This docudrama gave Appellate Judge Rob Lineberger flashbacks to elementary school film strips.
The world's oldest profession like you've never seen it before—in slow mo!
There are two basic camps of film about India. The first emphasizes India's mystique, the centuries of misery and joy that have seeped into the rocks and the old architecture. This camp revels in India's inscrutable mask, her eccentric gods and labyrinthine social structure. Watching these films reminds you that India has had society for thousands of years, and makes you long to go there to discover its sophistication and charm.
The second camp reminds you of something else entirely—that India is a densely crowded place, with cities full of people desperate to make a living, and an infrastructure barely able to funnel people from point A to point B. These films supplant magic with grim reality.
The Courtesans of Bombay is in the second camp. If watching throngs of people sit around is your thing, The Courtesans of Bombay is for you. People sit and talk, or sit and watch ladies dancing, or sit in silence, or maybe lie down for a change of pace. Producer Ismail Merchant apparently thought that a static camera and a parade of close-ups was the recipe for success.
I guess what I'm trying to say is that The Courtesans of Bombay is boring. I got the Bombay thing, sure. There are some establishing shots of the city and the den of iniquity known as Pavan Pool. What I'm missing is the Courtesans. It is suggested that the myriad dancers in this film are courtesans, and that they probably have sex. You'd never know it. This is the most staid, proper docudrama on courtesans ever. I'm not saying there should be crane shots of wild orgies in piles of lotus flowers, but would a leer or stolen glance be too much to ask? Alternatively, actual commentary from the sex workers themselves? I can't even tell who is supposed to be having the sex.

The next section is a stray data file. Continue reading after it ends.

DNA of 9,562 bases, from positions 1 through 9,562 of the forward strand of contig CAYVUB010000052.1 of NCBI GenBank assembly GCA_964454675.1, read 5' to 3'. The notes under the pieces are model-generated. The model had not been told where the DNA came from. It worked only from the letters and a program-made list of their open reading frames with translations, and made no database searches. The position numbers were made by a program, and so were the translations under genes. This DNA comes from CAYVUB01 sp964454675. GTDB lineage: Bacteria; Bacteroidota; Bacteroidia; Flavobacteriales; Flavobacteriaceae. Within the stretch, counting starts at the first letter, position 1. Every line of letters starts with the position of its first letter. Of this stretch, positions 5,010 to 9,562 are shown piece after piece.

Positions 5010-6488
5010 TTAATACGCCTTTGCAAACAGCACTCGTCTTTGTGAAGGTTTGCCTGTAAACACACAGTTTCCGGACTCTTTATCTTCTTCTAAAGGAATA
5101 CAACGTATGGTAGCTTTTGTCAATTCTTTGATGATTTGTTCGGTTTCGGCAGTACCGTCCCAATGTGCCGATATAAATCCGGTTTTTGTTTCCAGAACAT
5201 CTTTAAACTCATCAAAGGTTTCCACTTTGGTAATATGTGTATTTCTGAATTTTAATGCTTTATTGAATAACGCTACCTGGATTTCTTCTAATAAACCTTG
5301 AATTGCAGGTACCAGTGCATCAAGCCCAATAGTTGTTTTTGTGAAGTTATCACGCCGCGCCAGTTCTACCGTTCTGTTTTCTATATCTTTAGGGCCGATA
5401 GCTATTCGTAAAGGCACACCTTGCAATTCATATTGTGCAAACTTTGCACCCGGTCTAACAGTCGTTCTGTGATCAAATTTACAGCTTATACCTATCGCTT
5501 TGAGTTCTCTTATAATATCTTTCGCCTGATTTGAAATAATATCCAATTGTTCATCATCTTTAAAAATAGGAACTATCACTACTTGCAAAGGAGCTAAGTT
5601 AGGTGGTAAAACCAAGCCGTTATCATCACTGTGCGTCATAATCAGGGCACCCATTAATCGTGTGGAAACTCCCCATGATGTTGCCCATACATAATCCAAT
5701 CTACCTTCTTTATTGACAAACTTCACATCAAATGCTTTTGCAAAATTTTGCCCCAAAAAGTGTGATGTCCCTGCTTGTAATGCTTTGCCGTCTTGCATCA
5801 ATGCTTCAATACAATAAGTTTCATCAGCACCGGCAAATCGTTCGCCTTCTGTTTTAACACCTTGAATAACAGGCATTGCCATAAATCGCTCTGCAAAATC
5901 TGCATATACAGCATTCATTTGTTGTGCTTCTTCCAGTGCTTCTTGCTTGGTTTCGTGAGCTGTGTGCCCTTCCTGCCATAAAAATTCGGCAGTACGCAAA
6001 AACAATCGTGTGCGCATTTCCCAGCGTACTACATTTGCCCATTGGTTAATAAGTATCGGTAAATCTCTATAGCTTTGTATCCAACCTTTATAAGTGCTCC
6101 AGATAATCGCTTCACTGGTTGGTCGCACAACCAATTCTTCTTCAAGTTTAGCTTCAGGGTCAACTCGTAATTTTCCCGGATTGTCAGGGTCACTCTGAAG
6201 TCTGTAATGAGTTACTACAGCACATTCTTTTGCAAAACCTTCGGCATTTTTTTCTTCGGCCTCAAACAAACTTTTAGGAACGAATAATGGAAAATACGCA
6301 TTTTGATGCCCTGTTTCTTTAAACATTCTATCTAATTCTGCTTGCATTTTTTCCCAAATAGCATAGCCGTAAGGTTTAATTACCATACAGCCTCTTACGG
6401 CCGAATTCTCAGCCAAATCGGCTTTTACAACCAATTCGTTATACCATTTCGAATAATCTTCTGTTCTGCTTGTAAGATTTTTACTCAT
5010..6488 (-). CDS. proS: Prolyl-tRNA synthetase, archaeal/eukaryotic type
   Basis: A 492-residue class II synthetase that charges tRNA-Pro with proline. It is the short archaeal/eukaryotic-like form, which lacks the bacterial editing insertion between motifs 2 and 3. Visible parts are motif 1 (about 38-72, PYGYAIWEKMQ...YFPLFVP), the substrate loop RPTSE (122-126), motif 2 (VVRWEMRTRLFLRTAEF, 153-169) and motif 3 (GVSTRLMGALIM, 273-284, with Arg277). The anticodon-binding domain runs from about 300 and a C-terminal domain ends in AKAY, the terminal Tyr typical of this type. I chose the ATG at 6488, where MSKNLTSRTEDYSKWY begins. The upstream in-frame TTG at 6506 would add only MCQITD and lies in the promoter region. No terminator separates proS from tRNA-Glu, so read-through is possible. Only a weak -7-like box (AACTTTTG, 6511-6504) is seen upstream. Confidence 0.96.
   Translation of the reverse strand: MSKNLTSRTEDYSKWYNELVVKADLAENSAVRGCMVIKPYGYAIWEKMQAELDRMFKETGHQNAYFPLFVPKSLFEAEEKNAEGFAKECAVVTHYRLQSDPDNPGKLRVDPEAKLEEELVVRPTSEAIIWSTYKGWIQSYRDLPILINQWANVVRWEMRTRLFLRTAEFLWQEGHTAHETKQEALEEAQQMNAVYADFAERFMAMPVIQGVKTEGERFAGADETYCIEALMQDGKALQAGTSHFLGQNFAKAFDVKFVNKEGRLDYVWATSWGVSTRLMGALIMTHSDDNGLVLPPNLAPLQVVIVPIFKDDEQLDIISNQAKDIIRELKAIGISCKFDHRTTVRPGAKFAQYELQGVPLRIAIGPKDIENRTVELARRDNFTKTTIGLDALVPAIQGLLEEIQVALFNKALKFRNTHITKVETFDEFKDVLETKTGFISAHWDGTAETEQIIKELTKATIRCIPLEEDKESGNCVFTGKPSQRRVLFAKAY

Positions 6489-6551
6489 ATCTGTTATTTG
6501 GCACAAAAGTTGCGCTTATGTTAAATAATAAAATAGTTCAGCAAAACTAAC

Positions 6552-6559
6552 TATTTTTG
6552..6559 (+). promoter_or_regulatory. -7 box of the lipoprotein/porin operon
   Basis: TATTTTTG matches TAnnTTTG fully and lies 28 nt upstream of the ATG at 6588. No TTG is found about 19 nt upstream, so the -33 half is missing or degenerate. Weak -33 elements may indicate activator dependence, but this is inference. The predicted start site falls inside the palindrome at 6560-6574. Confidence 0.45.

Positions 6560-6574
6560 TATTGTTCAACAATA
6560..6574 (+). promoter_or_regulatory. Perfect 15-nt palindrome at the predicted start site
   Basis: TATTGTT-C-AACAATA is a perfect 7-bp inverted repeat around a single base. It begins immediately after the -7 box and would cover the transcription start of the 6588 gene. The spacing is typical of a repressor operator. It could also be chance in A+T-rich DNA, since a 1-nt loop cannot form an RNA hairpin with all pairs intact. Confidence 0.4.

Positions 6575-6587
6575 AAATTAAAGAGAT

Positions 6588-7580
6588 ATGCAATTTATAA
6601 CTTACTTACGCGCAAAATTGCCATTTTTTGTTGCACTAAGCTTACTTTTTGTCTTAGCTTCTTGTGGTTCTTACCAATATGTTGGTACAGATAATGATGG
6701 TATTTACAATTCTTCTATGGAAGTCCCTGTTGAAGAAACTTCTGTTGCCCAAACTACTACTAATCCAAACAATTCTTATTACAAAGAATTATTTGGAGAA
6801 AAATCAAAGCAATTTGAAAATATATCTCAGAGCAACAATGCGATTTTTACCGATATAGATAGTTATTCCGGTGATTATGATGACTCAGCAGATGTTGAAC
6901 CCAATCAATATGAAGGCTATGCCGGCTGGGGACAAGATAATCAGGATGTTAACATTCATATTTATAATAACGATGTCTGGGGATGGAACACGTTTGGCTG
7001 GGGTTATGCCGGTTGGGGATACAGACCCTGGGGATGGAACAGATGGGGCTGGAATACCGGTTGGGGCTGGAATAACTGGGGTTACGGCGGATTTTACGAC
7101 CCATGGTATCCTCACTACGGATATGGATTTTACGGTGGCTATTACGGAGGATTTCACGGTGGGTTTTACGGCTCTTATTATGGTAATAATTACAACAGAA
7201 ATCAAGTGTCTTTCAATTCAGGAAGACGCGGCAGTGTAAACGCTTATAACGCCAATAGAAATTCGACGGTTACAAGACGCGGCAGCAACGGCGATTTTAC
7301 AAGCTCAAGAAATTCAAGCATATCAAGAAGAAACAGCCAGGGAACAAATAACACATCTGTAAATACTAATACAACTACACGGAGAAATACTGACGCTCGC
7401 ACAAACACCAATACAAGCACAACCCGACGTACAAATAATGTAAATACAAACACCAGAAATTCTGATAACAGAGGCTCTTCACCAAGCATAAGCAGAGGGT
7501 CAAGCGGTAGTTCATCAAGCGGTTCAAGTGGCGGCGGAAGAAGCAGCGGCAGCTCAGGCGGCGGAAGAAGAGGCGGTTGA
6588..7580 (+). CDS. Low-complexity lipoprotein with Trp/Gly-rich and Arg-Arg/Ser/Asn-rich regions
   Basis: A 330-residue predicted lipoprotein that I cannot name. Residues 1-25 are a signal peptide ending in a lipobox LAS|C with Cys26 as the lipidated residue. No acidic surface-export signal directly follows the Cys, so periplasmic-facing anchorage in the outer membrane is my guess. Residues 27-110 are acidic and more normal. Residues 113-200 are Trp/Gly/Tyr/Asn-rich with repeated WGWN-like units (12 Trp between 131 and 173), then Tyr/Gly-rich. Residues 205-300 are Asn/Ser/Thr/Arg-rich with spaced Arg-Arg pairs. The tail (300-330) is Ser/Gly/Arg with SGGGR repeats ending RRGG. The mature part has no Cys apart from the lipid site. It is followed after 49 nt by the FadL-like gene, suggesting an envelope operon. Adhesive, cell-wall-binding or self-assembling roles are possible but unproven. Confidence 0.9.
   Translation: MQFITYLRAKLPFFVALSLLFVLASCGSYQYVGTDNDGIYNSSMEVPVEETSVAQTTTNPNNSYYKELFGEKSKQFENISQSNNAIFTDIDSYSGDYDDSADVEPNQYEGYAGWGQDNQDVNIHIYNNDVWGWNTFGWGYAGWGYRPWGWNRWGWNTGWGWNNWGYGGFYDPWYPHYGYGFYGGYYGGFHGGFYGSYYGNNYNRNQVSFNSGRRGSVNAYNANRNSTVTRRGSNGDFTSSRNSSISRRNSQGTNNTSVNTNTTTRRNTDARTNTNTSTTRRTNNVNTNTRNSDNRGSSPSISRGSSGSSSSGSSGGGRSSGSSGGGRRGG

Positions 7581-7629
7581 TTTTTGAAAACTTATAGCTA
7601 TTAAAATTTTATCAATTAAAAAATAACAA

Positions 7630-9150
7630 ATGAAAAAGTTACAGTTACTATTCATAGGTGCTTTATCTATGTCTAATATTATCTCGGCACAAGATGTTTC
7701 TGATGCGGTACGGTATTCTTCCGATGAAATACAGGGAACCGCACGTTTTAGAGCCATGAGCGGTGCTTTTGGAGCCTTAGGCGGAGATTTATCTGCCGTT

As an exposé on the seedy underbelly of India's urban problems, The Courtesans of Bombay is like Han Solo: It has its moments—not many of them, but it does have them. Two or three times I was mildly jolted from my stupor and thought, "huh, that's interesting." Soon after, the parade of people sitting on the floor lulled me back into virtual slumber.
The Courtesans of Bombay looks and sounds like a filmstrip you might have watched in the library in an elementary school in the early eighties. Colors are lackluster, contrast low. The occasional scratch and dust blob reminds you that you're actually watching media of some sort. The sound is tinny, with a truncated dynamic range.
On the other hand, The Courtesans of Bombay feels like The Godfather when compared to the included documentary, Street Musicians of Bombay. Street Musicians of Bombay is one of those films where the narrator pipes up every 15 minutes or so like a gunshot, reminding you that there is a narrative thread you're supposed to be following. India is deeply intriguing to musicians, but if you aren't hardcore into the minor key and how holes in bamboo render certain pitches, you'll not find much of interest in this film.
I recommend that you not watch either of these films if you are operating heavy machinery, driving, or watching over children or prisoners. Take deep, steady breaths and carry emergency stimulants.
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Scales of Justice
Studio: Home Vision Entertainment
• Street Musicians of Bombay Documentary
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